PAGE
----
By Darren Smith, Weekend Contributor
A Sudanese court sentenced former Sudan President and accused genocidist Omar al-Bashir to two years imprisonment following his recent conviction for corruption. Additionally, the Court ordered forfeiture of millions in Euros and Sudanese Pounds discovered at his residence after being deposed by a military coup. He faces the likelihood of additional charges levied against him in the near future.
From a foreign perspective, there still remains the unresolved matter of Mr. al-Bashir’s two arrest warrants issued by the International Criminal Court in The Hague stemming from accusations of genocide and other crimes against humanity.
Saturday’s judgment against Mr. Bashir followed a high-security presence in the court and despite several Islamist factions showing support for the deposed president. In April of 2019 military forces surrounded the presidential residence and effectively revoked his presidency, aided by a population increasingly upset over economic and social conditions blamed on his and his party’s autocratic rule.
Having his power evaporated, he was taken into custody and charged. Now convicted and sentenced, his defense announced their belief the charge was politically motivated and predicted the judiciary would eventually free it’s client. I find that rather unlikely given the resolve for Sudanese society, elements within the present government, and the military to resurrect a civil and economically liberated new beginning–Mr. Bashir’s cult-of-personality he wielded to his advantage during his terrible reign now symbolizes backwardness and brutality against the population and dissidents. He is not likely to garner sympathy. There is also the symbolism of December being the anniversary of the start of the civil uprising that led to his fall from power.
The present government’s prosecutors have indicated the likelihood of more to follow. Last May prosecutors filed information on accusations against Mr. Bashir for Incitement in the deaths of several citizens engaging in protest and demonstrations. This week he was summoned for questioning for his role in the 1989 coup that brought him to power. Concurrent to that, the military announced the dissolution of several organizations having ties to the former regime and the ex-president personally.
The corruption case might have been the simplest and most easily proven, and hence served as a means to remand Mr. al-Bashir into custody to build more complex cases, prosecutable in the future. There does of course remain the matter of the International Criminal Court.
The ICC held probable cause hearings that led to arrest warrants issued against President al-Bashir in 2009 and 2010:
The warrants of arrest for Omar Al Bashir list ten counts on the basis of his individual criminal responsibility under article 25(3)(a) of the Rome
Statute as an indirect (co)perpetrator including:
• Five counts of crimes against humanity: murder (article 7(1)(a)); extermination (article 7(1)(b)); forcible transfer (article 7(1)(d));
torture (article 7(1)(f)); and rape (article 7(1)(g));
• Two counts of war crimes: intentionally directing attacks against a civilian population as such or against individual civilians not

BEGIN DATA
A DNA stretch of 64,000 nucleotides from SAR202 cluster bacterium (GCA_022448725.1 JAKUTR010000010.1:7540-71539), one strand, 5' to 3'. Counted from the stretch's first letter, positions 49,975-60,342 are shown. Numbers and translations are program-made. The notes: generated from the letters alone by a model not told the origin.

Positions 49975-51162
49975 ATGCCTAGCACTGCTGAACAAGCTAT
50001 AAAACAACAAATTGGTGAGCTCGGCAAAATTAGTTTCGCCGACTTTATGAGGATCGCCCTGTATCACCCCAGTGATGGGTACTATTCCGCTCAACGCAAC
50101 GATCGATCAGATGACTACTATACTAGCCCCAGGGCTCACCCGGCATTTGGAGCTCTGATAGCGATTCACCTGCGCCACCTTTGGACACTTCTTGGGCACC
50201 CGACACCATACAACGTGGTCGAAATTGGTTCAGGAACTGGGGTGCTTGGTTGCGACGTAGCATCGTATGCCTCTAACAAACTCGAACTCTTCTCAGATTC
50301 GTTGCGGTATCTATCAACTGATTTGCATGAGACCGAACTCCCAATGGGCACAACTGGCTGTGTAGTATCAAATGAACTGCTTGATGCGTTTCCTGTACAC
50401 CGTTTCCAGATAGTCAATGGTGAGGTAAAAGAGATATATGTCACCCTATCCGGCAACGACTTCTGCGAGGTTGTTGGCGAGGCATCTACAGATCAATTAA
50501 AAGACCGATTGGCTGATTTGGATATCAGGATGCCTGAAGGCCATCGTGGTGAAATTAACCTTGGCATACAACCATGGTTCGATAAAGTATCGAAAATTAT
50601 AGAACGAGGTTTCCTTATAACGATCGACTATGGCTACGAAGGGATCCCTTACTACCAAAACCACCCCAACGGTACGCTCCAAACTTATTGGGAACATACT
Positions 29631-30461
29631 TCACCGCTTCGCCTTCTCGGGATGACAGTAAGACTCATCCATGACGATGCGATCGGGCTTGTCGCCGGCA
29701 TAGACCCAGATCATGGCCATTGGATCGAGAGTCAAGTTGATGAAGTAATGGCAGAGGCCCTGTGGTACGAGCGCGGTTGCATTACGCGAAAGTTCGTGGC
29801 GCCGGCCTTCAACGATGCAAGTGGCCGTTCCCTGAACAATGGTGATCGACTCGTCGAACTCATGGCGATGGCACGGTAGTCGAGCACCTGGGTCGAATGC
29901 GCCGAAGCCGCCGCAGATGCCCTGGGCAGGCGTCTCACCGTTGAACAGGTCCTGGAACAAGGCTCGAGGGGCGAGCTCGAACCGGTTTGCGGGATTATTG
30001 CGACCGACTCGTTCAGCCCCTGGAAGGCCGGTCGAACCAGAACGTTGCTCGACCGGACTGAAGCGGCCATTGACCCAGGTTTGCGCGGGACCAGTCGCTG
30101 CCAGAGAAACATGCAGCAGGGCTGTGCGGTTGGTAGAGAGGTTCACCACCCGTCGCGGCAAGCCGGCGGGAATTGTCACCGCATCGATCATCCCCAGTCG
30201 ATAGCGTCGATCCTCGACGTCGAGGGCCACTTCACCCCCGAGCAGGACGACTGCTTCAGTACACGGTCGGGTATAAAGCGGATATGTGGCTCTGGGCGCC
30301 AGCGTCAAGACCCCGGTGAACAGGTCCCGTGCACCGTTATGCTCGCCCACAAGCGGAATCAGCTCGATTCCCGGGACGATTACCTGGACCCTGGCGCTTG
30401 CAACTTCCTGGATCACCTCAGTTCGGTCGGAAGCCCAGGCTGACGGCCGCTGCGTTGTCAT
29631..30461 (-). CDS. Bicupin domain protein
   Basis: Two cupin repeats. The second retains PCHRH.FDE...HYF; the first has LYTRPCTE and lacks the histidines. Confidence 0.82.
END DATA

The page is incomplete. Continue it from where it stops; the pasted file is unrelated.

taking part in hostilities (article 8(2)(e)(i)); and pillaging (article 8(2)(e)(v)); and
• Three counts of genocide: genocide by killing (article 6-a), genocide by causing serious bodily or mental harm (article 6-b) and
genocide by deliberately inflicting on each target group conditions of life calculated to bring about the group’s physical destruction
Presently, the ICC prosecution is frozen in the Pre-Trial stage as it has indicated it will not try defendants in absentia. The proceedings are to resume once the defendant is seated at the court.
The ICC indicates in its operating charter that it may decline or defer prosecution against a defendant if it can be shown that his nation will afford the defendant a criminal trial analogous to proceedings expected at The Hague. Whether this will involve quashing the ICC warrants I do not know at this time. Sudan could show the world considerable resolve to reform if it provides a full accounting for the prior government and Mr. al-Bashir’s actions alleged by the ICC. Doing so on its own accord will present an opportunity for redemption, especially in the minds of so many who have taken much publicly expressed exception to the atrocities committed in the Darfur region and against minority ethnic groups during the conflicts.
Whether or not in the end the ICC receives Mr. al-Bashir it remains to be seen. The realpolitik is succinctly that a tyrant is now devoid of power and whatever form of justice is served upon him he will be truly at the mercy of the courts wherever situated they might be. Surely he will be afforded a far more legitimate and just process than the what victims of his autocratic rule were ruthlessly dispensed. That is the unfortunate state of when merciless politicians are not held at bay, and ordinary powerless individuals are summarily executed, arbitrarily imprisoned, and repressed; while those instigating the genocide receive a comparatively clean, proper and virtuous trial. (Because that is the “civilized” manner in which we try the world’s despots.)
By Darren Smith
Photo Credit: International Criminal Court: The Hague, Netherlands
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